PTSD & Hypnosis: How Victims Become Survivors
The Delayed Impact Of Trauma
In the aftermath of suffering a physical or psychological trauma, it is common for individuals to mentally and emotionally dissociate from the event or situation; this occurs as a natural defense mechanism of the human psyche. However, this dissociative state often becomes the catalyst for developing symptoms of post traumatic stress disorder, which is a serious condition that can afflict a person in a variety of ways. Hypnotherapy is an effective means of helping people resolve the delayed impact of these stressful events from their past.
PTSD can occur after traumatic events such as:
Sexual Or Physical Assault
- The Sudden Loss Of A Loved One
- Military Combat
- Witnessing Violence Or Experiencing A Catastrophe
- Physically Or Psychologically Abusive Relationships
Post traumatic stress typically starts within a few months of a trauma, but can sometimes arise years later, especially when stemming from childhood incidents, and can be fueled by stressful situations or anxiety. Symptoms of PTSD include intrusive recall such as flashbacks or upsetting dreams of the traumatic event, avoidance of talking about the event, avoiding activities that were once enjoyable, hopelessness, overwhelming guilt or shame, memory and concentration problems, difficulty maintaining intimate relationships, insomnia, irritability and misplaced anger, self-destructive habits, being easily startled or frightened, seeing or hearing things that aren’t there.
“I managed to think my way through it, for the most part. I put it all up on a shelf in my mind. But then things would happen to make me remember, you know, like backyard fireworks on the 4th of July, and it would all come rushing back.” ˜MJ.S., Air Force Veteran
Triggers To Traumatic Memories
Triggers to the intrusive recall of traumatic memories are often sensory in nature. Sights, sounds, smells, tactile sensations related to the distressing event or time in life, as well as encountering certain people or situations, may cause a flood of recollections with negative thoughts and fearful feelings. There are often elements of stress and anxiety present on these occasions, which are variables that render the intrusive recall of traumatic memories, or flashbacks, unpredictable. And expectations of situations perceived to be potentially problematic or threatening sometimes create ‘anticipatory anxiety,’ which can also act as a trigger. Intrusive recall of traumatic memories is typically accompanied by physiological changes in the body such as rapid heart-beat, shallow breathing, sweating, and panic reactions, and can result in anguished emotional responses, delusional thoughts, and irrational behavior.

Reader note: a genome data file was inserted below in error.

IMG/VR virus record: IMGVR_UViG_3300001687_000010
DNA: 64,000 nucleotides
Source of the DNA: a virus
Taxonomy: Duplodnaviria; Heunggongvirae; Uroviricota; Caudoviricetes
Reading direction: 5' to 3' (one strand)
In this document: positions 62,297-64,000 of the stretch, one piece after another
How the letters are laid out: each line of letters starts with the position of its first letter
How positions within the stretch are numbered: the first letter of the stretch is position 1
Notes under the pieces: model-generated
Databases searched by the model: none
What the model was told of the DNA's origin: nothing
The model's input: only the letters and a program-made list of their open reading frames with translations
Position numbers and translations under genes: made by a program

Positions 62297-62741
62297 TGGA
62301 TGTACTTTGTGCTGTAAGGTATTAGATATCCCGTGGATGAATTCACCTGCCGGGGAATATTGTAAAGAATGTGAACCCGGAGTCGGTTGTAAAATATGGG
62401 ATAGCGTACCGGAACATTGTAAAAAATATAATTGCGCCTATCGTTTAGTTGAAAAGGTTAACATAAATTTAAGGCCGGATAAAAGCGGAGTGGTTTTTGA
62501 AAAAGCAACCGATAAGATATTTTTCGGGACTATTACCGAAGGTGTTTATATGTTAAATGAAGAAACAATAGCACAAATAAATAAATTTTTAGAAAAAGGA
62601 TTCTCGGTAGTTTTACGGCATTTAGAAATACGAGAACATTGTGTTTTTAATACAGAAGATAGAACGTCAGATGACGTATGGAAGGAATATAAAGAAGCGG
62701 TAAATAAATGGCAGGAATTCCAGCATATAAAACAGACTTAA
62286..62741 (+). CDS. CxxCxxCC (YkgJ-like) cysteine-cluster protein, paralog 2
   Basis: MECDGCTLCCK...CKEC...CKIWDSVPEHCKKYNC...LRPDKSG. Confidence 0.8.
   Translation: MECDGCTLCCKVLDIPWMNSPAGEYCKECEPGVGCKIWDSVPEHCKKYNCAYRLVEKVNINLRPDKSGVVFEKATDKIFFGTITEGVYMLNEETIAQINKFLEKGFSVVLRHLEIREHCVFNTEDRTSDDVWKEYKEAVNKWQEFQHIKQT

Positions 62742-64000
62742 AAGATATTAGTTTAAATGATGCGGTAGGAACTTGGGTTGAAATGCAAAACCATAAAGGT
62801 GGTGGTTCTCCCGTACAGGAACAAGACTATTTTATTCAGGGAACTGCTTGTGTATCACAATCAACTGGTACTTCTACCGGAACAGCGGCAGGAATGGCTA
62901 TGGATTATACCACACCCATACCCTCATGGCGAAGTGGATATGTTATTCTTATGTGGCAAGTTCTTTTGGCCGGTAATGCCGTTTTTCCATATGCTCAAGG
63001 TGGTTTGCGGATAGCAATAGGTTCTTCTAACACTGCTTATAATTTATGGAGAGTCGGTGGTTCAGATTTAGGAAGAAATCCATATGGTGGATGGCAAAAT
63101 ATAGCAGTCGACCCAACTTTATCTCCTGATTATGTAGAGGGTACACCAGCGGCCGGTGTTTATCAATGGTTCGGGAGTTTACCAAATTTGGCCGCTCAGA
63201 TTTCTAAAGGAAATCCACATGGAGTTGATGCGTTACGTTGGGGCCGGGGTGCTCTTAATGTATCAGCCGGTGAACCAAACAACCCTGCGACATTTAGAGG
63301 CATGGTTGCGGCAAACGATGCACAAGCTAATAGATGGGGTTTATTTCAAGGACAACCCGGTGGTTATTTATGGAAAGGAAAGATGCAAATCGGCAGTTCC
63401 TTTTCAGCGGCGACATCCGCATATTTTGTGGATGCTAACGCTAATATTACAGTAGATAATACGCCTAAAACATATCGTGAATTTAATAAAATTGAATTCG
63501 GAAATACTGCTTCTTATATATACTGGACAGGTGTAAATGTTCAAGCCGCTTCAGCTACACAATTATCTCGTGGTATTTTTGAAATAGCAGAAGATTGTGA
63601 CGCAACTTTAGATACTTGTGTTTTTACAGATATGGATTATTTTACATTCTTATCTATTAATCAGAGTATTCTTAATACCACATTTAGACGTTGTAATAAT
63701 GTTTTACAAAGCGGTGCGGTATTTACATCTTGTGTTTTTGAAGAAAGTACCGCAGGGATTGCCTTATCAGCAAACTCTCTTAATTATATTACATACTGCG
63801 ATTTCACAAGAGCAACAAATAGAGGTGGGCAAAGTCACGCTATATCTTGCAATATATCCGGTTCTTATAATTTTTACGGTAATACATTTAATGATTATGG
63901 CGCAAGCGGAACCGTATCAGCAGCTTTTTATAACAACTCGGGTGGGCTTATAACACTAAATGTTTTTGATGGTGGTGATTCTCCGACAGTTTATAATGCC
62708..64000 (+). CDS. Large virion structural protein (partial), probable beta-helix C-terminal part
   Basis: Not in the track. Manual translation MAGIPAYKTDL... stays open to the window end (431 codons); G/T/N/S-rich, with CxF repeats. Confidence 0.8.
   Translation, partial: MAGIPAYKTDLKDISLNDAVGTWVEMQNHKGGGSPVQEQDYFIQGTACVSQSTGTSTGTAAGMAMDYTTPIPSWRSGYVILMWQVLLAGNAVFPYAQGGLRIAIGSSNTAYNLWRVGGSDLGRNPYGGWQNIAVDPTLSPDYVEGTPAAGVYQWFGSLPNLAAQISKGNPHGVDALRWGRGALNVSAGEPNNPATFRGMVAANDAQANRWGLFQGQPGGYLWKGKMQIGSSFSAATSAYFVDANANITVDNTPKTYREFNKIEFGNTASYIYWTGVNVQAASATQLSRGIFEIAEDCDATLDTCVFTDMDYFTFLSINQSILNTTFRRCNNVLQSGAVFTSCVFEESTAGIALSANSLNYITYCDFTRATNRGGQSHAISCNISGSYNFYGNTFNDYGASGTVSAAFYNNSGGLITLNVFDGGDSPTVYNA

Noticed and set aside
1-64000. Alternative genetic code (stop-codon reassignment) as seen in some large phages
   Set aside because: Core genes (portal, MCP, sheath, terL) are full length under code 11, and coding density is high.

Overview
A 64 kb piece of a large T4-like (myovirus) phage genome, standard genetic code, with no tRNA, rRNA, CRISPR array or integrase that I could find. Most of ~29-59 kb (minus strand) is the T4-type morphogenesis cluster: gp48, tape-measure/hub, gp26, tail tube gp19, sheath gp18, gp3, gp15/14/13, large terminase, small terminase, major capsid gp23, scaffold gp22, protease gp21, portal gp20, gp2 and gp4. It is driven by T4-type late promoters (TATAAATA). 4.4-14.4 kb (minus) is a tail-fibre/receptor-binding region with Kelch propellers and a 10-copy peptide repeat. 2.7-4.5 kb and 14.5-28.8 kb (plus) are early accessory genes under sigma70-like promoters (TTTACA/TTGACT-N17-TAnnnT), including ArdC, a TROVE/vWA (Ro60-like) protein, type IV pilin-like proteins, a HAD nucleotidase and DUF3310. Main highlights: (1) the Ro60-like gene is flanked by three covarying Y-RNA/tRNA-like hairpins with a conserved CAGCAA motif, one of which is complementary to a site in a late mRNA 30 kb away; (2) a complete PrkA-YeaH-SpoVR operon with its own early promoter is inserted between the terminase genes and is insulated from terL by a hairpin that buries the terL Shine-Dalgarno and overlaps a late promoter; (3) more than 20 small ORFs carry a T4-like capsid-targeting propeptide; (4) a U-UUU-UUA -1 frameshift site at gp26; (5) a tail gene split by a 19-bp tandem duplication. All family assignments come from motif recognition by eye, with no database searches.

Intrusive recall events can be very disconcerting, especially for someone who does not realize they suffer from post traumatic stress, or for those unfamiliar with their own triggers. Unfortunately, PTSD is not always accurately diagnosed by the medical and psychological communities. Anyone who was abused physically, emotionally, sexually, or psychologically during their formative years, which includes bullying in its various forms, or who grew up in a household where there was domestic violence and/or verbal battering, may experience intrusive recall of traumatic memories or manifest other symptoms of PTSD.
Hypnotherapy And PTSD
Hypnotherapy is an effective, widely recognized, and scientifically supported treatment alternative for those suffering from post traumatic stress disorder. Randomized, controlled clinical trials have shown that hypnosis significantly decreases PTSD symptoms and is more efficient than comparison treatments (see study from Effective Treatments For PTSD, Second Edition, By Edna Foa, Ph.D. here). There is also evidence that PTSD sufferers are highly suggestible to hypnosis (see abstract from Journal of Clinical Psychiatry here).
Hypnosis directly accesses the subconscious mind, where all of our experiences, good and bad, exist as picture stories that are recalled by both thought and sensory stimulation. Hypnotherapy utilizes the interactive techniques of therapeutic imagery, along with desensitization methods such as EMDR, to gently reframe unhealthy responses—both psychological and physiological—to memories of traumatic events, diffusing their emotional charge and negative impact. Here are some of the ways hypnotherapy is effective in treating PTSD:
- Empowerment through immediate coping strategies;
- Identifying and neutralizing common PTSD triggers;
- Alleviating intrusive recall events;
- Mitigation of symptoms such as moodiness, irritability, and insomnia; and
- Increased ability to focus and concentrate.
While the efficacy of any therapeutic modality depends in part on the severity of the trauma and the commitment of a given participant, hypnotherapy has successfully transformed many PTSD victims into survivors.
©2014 By Shawn Quinlivan, C.Ht, & Cathexis Therapeutic Imagery